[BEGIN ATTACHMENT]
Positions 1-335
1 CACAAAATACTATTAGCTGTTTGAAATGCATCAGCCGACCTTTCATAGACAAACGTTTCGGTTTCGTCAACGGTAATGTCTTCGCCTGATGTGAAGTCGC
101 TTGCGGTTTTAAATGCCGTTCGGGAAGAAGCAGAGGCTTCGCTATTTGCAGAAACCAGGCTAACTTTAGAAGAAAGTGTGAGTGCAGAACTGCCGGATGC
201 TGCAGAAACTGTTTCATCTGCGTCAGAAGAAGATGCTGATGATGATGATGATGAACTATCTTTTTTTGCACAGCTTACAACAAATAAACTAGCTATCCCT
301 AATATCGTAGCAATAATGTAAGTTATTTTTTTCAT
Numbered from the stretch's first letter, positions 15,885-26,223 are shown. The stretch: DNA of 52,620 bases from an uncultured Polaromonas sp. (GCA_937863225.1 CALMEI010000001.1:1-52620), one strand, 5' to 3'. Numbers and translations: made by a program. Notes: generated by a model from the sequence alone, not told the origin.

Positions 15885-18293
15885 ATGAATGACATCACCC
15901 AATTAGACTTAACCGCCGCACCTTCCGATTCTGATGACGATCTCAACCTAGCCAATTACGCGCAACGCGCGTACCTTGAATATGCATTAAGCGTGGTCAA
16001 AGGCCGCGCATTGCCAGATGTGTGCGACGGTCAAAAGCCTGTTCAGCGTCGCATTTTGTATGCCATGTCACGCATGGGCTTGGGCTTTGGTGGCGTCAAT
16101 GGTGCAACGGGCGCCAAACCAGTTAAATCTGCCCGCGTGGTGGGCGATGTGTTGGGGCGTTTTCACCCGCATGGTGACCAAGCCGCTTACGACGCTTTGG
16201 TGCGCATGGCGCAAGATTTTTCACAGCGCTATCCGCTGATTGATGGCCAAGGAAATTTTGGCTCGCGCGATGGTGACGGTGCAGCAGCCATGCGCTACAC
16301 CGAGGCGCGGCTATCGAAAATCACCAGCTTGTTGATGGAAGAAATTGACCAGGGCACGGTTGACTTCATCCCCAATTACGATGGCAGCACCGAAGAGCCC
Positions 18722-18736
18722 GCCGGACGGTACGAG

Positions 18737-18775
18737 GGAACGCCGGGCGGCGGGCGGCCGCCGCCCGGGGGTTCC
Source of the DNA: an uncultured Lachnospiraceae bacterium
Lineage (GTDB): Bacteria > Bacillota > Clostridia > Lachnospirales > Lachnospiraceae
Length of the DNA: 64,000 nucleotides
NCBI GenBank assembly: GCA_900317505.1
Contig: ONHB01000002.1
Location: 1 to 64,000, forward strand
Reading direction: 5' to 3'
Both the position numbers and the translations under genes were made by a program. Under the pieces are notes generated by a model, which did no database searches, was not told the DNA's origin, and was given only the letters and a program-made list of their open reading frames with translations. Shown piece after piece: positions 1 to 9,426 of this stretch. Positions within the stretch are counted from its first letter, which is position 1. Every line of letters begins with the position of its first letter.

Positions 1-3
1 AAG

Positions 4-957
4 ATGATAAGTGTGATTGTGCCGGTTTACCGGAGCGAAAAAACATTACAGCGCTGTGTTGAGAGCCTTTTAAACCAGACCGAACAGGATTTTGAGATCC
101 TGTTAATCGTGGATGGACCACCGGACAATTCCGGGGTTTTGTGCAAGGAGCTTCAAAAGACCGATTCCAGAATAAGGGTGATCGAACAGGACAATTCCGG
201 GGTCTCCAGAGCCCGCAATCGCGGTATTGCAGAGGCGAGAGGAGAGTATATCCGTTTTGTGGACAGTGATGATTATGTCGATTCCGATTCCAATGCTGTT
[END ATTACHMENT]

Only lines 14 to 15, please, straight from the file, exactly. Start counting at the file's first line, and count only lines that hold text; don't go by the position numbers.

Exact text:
Positions 18722-18736
18722 GCCGGACGGTACGAG